Jillian Ridington joined Robin Ridington in his work at the Doig River First Nation in 1978. She shares his love of Dane-zaa stories and song. They have recorded and photographed the many changes that have come to the Dane-zaa people and their territory over the past decades. Jillian has published many articles on women's issues, and is particularly interested in the lives of Dane-zaa women.
Robin Ridington has worked with Dane-zaa people since 1964. He is a professor emeritus in Anthropology from the University of British Columbia. He was fortunate to know the last Dreamer, Charlie Yahey, and many other Dane-zaa who have now gone on the trail to heaven. The recordings and photographs that Robin made in the 1960s form a core part of the Dane-zaa archive. Robin is the author of Trail to Heaven and Little Bit Know Something, as well as many articles on Dane-zaa culture and philosophy.
Robin Ridington has been working with the Dane-zaa since the 1960s (2). This alone is a testament to his ability to work with the community. He was in the vanguard of academics willing to form relationships with the First Nations they were working with, rather than simply taking information and leaving; or worse, merely using the work of others and never actually talking to the Nation in question. This book is a fine example of what such a relationship can produce. Where Happiness Dwells provides an excellent history of the Dane-zaa from earliest times to the present and stands as an example of the abiding power of oral history.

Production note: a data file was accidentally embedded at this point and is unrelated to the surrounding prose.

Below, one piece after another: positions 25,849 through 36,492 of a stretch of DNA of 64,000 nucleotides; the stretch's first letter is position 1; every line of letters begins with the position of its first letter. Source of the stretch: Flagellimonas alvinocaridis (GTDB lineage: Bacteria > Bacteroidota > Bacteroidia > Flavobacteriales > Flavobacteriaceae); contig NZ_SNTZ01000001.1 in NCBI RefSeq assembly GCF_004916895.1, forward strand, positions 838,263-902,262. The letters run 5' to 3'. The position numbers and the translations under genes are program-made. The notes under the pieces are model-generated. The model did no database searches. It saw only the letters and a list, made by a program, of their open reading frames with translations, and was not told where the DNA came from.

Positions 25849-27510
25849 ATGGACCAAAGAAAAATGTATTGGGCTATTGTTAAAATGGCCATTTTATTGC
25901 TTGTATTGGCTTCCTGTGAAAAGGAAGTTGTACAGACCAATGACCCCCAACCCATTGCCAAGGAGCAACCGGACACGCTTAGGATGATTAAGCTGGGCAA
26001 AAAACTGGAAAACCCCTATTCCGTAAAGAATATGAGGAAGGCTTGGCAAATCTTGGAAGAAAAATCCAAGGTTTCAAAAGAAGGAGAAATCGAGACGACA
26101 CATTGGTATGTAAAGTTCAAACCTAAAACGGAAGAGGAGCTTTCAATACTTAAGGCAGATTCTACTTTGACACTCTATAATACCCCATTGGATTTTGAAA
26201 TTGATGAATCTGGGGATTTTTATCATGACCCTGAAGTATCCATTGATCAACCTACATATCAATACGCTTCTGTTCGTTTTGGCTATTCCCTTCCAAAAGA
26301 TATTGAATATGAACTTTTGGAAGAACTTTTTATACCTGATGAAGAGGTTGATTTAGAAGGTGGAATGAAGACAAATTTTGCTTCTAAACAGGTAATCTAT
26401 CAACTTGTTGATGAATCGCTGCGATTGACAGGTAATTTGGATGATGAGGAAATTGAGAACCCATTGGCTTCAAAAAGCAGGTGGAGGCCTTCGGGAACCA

I would also say that Nancy and my shared experiences in the Children's Spontaneous Music Workshops and the continuation of that approach through other grants that we obtained later through Health and Welfare Canada was core in the design of the program. Free improvisation was very important. Also, in the beginning, we had a strong First Nations influence because of my own cultural background. I remember that I was able to arrange for our students to have the Haida House at the Museum of Anthropology all to ourselves one night. And we had the most amazing experiences improvising there. We also had the run of the entire Museum that night � just us. This was because I was a student of Robin Ridington and Marjorie Halpin. Robin was my mentor and advisor in Anthropology while I did my Master's degree at UBC. And Marjorie was one of my professors and Curator of the Museum. They were both very supportive of Music Therapy because they understood how the arts are core to preventative and curative systems of health in Native communities. Robin was also a speaker at our Canadian Association for Music Therapy (CAMT) conference in Vancouver in 1978.